P. T. Jyothi Datta
Recently at Warje
At a two-and-a-half hour drive from Central Mumbai, cloaked in silence and greenery, is Cipla's 50-bed palliative care and training centre at Warje, off the Mumbai–Bangalore Bypass Road.
But the over 12-year-old centre still finds only half its beds occupied, though its facilities are free for people requiring palliative care.
Lack of awareness about palliative care services and a mind-set against approaching an institution for pain management are the prime reasons for the centre not seeing more patients, say administrators at the centre and doctors specialising in this approach of providing “total care”.
Palliative care seeks to improve the quality of life for not just the patient, but also the family, through pain management, along with psychological, emotional and spiritual support. It comes into the picture from the time an illness, say, cancer, is diagnosed till after death, when the family is helped to cope with the loss, said Dr Priyadarshini Kulkarni, Medical Director with Cipla's palliative care centre.
At any point in time, there are 2.5 million cancer cases in India, and 70 per cent are in an advanced stage, she said. And yet, only 0.4 per cent has access to palliative care in the country, she added.
Patients lack awareness on this approach of care that is, however, popular in developed countries, she said. The medical fraternity too needs to be sensitised on palliative care, she added.
The other problem in palliative care becoming more common is the access to pain medicine such as morphine. There are strict laws relating to transportation, etc., making access difficult, she said.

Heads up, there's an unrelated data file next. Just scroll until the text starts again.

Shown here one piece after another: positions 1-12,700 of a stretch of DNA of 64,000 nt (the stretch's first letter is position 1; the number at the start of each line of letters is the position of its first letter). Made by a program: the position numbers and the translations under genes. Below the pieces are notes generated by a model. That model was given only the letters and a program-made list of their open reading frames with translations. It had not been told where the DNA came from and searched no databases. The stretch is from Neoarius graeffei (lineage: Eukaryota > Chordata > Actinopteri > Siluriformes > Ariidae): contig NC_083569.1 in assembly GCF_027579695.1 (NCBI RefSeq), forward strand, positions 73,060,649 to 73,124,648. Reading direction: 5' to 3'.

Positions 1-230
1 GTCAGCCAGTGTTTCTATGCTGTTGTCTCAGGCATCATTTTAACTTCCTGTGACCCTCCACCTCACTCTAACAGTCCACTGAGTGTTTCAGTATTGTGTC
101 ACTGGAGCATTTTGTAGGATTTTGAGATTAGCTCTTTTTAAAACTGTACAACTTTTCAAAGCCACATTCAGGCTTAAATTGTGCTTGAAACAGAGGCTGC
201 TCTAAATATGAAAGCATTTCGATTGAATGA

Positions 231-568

PIL for policy
In fact, there is a public interest litigation (PIL) at the Supreme Court, filed by the Indian Association of Palliative Care, against the Union Health Ministry and the Centre's Department of Revenue, said Mr M. R. Rajagopal, Chairman of Pallium India, a charitable trust.
The PIL highlights the need for a palliative care policy both at the Centre and in the States; a scheme for implementation and steps to bring it into the medical education system, he said. The litigation also sought easier access to pain medicine morphine, without the dilution of checks against misuse, he added
The Cipla centre has seen more than 6,400 patients, said Cipla's Head of Human Resource, Mr S. V. Iyer. But only one-third of the five- acre plot at Warje has been developed, he said, indicating there is room for expansion if the number of patients increased.
While the centre runs on a unique model involving the patient's family as well, in the last one year, the centre has extended itself to providing home-care to patients in a 40-km radius of the centre, he said.